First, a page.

How Big?

These days, you can find everything from a mammoth 9-seat Chevrolet Suburban to the (considerably smaller) Jeep Wrangler. Full-size SUVs offer loads of room for people and stuff, but they’re not very easy to park or maneuver through traffic. Most of them can be ordered with driver aides like blind spot warning systems and cameras to help when backing up. You’ll definitely want to get those features if you plan to drive around in something that’s bigger than your first apartment.

Smaller SUVs also can be challenging to drive, thanks to their tiny windows and huge pillars (the body parts on the corners of the interior that hold up the roof and surround the windows). Nonetheless, they still are easier to thread through traffic than a ‘BargeUV’. The smaller footprint of the smaller SUVs also makes them easier to place off road and control in the snow. Better fuel economy is another advantage of their reduced mass, but you’ll need to make sure that a small-midsize SUV will be able to meet your needs.

2-Wheel Drive or 4-Wheel Drive?

The advantage of driving a truck-based SUV is its off road capability. Thanks to their stiffened platform (the aforementioned truck-like ladder frame), the wheels and axles are able to maneuver over serious obstacles. Real transfer cases (basically the part that transfers power from the engine to the wheels) can also be used to deliver low range, crawl-through-anything torque. The ground clearance typically is much better than that of smaller SUV or car-based CUV.

Depending on where you live, the number of driven axles can be very important. By dividing the engine’s torque between both front and rear axles, a 4WD system can keep your SUV moving forward in deep snow or on muddy tracks. A true 4-wheel drive system uses a transfer case to provide maximum torque in low-speed crawling situations. This allows your SUV to claw its way through deep muck or up steep inclines. On the other hand, an all-wheel drive (AWD) system can only engage the front axle when slippage at the drive axle is detected. This isn’t ideal for serious off-roading, but AWD will certainly help you get the kids to school on a snowy day.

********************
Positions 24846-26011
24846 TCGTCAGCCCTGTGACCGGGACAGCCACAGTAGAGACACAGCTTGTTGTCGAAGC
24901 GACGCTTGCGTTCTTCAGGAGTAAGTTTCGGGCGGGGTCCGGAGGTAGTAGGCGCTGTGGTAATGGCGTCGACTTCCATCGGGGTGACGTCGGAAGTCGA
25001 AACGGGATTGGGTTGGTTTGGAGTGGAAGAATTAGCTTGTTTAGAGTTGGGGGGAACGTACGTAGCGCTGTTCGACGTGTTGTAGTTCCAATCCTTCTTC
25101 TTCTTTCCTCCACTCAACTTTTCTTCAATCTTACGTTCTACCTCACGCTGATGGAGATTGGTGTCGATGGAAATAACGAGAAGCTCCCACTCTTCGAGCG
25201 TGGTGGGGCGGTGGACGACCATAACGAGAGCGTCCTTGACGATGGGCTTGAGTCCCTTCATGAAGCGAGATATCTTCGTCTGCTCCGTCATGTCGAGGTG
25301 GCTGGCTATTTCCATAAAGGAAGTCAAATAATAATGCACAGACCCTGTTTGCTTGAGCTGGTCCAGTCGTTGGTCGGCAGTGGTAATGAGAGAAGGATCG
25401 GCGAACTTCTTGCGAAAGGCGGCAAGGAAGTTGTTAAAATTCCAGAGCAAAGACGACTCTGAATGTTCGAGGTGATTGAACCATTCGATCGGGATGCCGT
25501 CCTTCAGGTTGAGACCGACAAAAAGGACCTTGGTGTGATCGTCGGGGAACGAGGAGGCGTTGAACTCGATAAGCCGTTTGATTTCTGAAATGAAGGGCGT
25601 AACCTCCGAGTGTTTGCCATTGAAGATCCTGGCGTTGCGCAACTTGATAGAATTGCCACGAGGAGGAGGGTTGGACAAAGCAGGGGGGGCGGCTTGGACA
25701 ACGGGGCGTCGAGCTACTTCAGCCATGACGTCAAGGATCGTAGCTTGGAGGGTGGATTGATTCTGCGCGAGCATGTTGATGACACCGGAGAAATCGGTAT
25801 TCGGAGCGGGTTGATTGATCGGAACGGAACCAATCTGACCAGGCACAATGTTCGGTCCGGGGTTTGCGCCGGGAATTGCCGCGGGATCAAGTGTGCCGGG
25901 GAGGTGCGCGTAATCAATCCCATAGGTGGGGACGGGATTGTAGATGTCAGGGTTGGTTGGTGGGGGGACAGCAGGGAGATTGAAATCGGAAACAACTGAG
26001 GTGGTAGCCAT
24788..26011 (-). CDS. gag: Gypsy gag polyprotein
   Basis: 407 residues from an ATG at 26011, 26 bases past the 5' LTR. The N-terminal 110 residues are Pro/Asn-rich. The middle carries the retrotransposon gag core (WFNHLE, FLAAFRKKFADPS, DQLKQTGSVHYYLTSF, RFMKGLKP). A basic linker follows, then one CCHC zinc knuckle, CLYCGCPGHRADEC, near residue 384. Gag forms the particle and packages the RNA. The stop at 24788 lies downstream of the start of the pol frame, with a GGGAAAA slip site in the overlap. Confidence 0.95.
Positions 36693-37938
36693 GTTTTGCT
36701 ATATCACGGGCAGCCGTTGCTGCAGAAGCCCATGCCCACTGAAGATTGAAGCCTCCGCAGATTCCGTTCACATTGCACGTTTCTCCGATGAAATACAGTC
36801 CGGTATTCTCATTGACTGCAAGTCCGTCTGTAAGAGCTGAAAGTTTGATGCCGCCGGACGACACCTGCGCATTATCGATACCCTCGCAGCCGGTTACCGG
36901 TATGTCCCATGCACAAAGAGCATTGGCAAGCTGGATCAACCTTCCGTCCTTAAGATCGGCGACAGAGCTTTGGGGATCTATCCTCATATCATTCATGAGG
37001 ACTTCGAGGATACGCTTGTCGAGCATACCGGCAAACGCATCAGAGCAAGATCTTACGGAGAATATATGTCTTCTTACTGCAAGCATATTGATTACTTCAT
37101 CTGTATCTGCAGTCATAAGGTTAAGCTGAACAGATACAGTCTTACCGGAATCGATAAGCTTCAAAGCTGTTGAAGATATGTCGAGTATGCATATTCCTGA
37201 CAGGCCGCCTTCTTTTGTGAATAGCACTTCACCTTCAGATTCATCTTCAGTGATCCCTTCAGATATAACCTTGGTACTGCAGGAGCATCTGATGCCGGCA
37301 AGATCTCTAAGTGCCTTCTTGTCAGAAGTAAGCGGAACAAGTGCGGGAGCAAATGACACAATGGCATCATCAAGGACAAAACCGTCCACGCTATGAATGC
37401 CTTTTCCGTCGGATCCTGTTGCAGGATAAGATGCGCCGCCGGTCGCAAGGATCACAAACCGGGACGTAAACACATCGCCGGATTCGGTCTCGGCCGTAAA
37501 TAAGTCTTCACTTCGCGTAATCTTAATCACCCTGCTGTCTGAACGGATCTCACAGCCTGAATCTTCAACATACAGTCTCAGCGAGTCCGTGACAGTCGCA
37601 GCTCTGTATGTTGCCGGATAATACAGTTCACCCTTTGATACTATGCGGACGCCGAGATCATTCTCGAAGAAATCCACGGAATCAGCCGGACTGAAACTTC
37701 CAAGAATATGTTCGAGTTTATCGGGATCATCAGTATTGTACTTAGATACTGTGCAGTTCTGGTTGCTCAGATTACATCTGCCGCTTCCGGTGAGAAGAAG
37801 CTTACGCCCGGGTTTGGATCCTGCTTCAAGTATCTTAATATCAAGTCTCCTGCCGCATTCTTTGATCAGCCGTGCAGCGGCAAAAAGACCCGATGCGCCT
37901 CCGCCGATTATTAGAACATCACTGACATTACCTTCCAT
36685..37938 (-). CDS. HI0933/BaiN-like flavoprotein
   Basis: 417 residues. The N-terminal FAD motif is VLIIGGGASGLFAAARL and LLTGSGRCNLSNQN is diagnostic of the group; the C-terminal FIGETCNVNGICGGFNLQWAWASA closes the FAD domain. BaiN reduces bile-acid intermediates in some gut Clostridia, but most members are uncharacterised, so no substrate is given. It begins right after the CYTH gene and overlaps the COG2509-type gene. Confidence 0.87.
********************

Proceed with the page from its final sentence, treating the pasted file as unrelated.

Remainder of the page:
With 2WD or RWD, only one axle receives power from the engine. When wheel slippage occurs, the traction control (or stability control) system will attempt to intervene. However, those systems can only help you to maintain the amount of traction that’s currently available. Whether you choose 4WD, AWD, 2WD or RWD will depend on your needs. If you routinely encounter situations or weather that requires additional traction, you may want to consider an SUV equipped with either AWD or 4WD.


With such a vast array of options available, it’s important to decide what you actually need your SUV to do. Whether you need a truck that can carry you deep into the Yukon, or just a family truckster that can pull a boat and get the kids to school on time, there’s an SUV out there for you. If before you buy you decide on the features that are most important to you, you’ll know what kind of SUV to look for.

How to Jumpstart a Car

If you drive a car with any regularity, chances are that eventually you will have to jumpstart a dead battery. You might have left your headlights on, or an interior light, or maybe somebody else did and they need a jump. In any case, it’s good car knowledge and safety to learn how to safely jumpstart a car. That way you can get back on the road with both your car and person intact.

From zero to hero: how to jump start a car

Step 1: Determine if a Dead Battery Is Actually the Problem